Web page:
Talk about thinking outside the box. Gov. Jerry Brown nominated Leondra Kruger, a U.S. Justice Department lawyer to the California Supreme Court. She was admitted to the State Bar of California just a dozen years ago, works in Washington and has possibly never practiced law in California, according to comments for the LA Times by Santa Clara University law professor Gerald Uelmen, a state high court expert.
At 38, she would be the youngest member of the court in a century, if confirmed, and would be the only African American currently on the court. The last Black justice was Janice Rogers Brown, a conservative who was named to the federal court of appeals in Washington, DC by President George W. Bush.
Kruger is a deputy assistant attorney general in the Justice Department’s Office of Legal Counsel and she has no judicial experience. But what she has done is argue cases before the U.S. Supreme Court, lots of them.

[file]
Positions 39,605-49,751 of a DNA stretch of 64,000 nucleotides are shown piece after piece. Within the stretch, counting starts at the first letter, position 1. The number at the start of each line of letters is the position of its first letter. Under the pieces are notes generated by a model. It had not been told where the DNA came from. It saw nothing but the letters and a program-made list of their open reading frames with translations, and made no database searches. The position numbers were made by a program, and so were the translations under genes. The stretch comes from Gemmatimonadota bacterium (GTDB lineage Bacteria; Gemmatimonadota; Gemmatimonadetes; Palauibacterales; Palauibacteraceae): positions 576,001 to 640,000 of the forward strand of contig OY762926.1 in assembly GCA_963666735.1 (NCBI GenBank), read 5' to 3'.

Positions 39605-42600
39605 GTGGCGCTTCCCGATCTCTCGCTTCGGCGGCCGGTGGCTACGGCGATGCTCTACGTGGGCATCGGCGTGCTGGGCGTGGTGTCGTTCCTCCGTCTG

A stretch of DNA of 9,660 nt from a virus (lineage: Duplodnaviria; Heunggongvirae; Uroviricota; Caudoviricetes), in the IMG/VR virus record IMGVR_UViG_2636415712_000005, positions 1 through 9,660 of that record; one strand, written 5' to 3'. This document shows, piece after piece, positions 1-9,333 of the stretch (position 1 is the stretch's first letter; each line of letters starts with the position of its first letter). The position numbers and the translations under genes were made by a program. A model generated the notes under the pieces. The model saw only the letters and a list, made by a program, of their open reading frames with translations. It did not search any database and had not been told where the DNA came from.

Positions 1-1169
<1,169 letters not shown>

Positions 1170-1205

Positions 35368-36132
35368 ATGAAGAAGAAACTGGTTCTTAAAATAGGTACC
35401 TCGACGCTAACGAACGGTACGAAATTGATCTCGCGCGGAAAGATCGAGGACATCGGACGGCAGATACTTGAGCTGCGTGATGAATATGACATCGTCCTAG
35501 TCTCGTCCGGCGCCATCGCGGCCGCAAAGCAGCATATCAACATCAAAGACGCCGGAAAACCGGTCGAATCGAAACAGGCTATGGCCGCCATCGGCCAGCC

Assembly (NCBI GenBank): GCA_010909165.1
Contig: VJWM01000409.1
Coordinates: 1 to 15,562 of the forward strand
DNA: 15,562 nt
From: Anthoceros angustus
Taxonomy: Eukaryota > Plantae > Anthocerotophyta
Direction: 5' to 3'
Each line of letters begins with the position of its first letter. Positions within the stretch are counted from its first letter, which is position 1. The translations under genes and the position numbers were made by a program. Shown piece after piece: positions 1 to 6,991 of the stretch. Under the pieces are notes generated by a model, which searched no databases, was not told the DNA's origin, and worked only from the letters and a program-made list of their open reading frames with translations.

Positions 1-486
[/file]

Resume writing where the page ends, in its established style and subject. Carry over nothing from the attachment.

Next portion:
This is Brown’s third nomination to the high court. Two others, Justice Goodwin Liu and former Stanford law professor Mariano-FLorentino Cuellar, who joined the court in January.
Kruger would fill the seat by retiring Justice Joyce Kennard.
The court, dominated by conservative appointees for years, is now philosophically closely divided making Kruger’s views critical on close cases. What her philosophical bent might be, if she joins the court, are not yet known.
Kruger must be confirmed by the three-member Commission on Judicial Appointments, consisting of Chief Justice Tani Cantil-Sakauye, Attorney General Kamala Harris and Justice Joan Dempsey Klein, the state’s senior presiding appellate justice.